By 2020, China will complete its nationwide facial recognition and surveillance network, with nearly complete surveillance of city dwellers, including smart-TVs and smartphones in their homes.
According to the Legal Daily the 13th Five-Year Plan calls for 100% monitoring and detection of facial recognition and complete unification of its existing databases across the country.
Authorities in southwestern Sichuan province reported in December that they are developing the installation of more than 40,000 surveillance cameras in more than 14,000 villages under the nationwide surveillance network "Sharp Eyes"
Bell New Vision Co., based in Guangdong nationwide "Sharp Eyes" platform that can connect public surveillance cameras and those that are installed in smart devices at home, to a nationwide network in which anyone who has access can see in real time 9002] "Sharp Eyes" comes from from a slogan of the ruling Chinese Communist Party, "the people have sharp eyes", which traditionally put their eyes on the eyes and ears of local neighborhood committees to watch what his people were up to.
Soon, police and other officials will be able to monitor people's activities in their own homes, wherever there is a camera with internet access.
A Chinese Internet user who wanted to remain anonymous also announced WeChat's social media platform, which publishes news that the government finds undesirable.
"The Internet and our smartphones have been under state surveillance for a long time," said the user. "A friend of mine is being monitored in Anhui, and he's been trying to buy an overseas plane ticket, but he could not leave the country."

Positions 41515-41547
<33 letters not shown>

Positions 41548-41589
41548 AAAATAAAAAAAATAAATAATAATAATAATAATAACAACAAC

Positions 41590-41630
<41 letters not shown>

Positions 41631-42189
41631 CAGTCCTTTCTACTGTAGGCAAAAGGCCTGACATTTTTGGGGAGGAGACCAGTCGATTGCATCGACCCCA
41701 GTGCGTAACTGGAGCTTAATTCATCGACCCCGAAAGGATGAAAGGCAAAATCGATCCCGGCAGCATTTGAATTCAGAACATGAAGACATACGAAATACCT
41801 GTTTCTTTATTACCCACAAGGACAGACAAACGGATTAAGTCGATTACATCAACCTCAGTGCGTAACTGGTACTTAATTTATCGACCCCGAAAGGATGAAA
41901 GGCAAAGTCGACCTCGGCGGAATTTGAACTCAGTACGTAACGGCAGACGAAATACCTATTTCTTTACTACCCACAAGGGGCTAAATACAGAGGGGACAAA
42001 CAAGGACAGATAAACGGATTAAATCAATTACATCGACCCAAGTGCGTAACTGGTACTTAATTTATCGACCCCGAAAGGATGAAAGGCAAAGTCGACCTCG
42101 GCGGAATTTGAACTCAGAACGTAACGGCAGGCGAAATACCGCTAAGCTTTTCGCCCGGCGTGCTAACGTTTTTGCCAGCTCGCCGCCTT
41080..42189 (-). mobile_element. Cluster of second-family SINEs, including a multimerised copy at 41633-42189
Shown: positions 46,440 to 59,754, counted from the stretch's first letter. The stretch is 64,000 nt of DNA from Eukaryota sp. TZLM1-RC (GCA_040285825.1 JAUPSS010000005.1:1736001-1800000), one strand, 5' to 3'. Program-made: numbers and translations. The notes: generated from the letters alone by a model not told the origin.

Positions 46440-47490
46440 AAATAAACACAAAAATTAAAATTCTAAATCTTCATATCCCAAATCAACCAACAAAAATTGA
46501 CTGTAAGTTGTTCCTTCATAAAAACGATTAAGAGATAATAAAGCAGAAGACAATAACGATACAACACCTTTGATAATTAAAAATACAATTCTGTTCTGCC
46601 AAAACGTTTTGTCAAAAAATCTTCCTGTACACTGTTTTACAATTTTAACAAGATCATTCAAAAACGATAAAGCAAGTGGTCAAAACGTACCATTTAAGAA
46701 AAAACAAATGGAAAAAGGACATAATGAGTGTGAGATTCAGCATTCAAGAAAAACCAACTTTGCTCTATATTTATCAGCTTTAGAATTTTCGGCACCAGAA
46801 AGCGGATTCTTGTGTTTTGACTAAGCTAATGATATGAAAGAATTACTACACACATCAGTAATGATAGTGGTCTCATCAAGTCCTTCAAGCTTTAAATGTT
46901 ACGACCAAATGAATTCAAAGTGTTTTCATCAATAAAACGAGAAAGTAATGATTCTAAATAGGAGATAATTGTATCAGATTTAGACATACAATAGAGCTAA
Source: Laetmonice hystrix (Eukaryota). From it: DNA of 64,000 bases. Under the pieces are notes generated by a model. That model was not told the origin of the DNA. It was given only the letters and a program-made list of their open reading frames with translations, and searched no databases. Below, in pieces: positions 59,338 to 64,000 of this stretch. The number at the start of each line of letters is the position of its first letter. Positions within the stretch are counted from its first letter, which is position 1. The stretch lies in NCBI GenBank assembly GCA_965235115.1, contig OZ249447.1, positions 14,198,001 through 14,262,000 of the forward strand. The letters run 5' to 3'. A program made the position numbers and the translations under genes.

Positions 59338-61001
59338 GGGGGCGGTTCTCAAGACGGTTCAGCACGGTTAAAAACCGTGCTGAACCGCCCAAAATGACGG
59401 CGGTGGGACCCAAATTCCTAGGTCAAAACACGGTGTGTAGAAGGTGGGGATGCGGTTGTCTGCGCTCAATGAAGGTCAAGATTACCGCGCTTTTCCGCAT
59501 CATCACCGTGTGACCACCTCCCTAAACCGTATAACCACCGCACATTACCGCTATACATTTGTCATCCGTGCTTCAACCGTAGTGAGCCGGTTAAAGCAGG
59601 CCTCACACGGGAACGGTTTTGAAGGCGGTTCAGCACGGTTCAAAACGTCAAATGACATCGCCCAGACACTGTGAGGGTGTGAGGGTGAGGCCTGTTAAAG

"We may be restricted or pursued by them or asked to" drink tea "[with state security police] or be monitored at any time," he said.
"Overall, it feels like we're not free at all." [1
The Sharp Eyes system is implemented along with a "social credit" system Simple actions such as purchasing a train ticket with sufficient social credit allows.
People perceived by the authorities as "troublemakers", including those who have attempted to smoke public transport, have caused problems on commercial flights, or have disseminated "false information" online, are now prevented from using train tickets Buy announced earlier this month
Employers who do not pay or pay Social Security Those who have not paid fines will also be on the blacklist, which will come into force on May 1st.
Xi Jinping's government is introducing a social credit system that allows government agencies to share citizens' trust information with a social credit score.
In early 2017, the country's Supreme People's Court announced that 6.15 million Chinese citizens were excluded from flights for social misdeeds, Reuters reported.
Reported by Qiao Long for the Mandarin service of RFA. Translated and edited by Luisetta Mudie.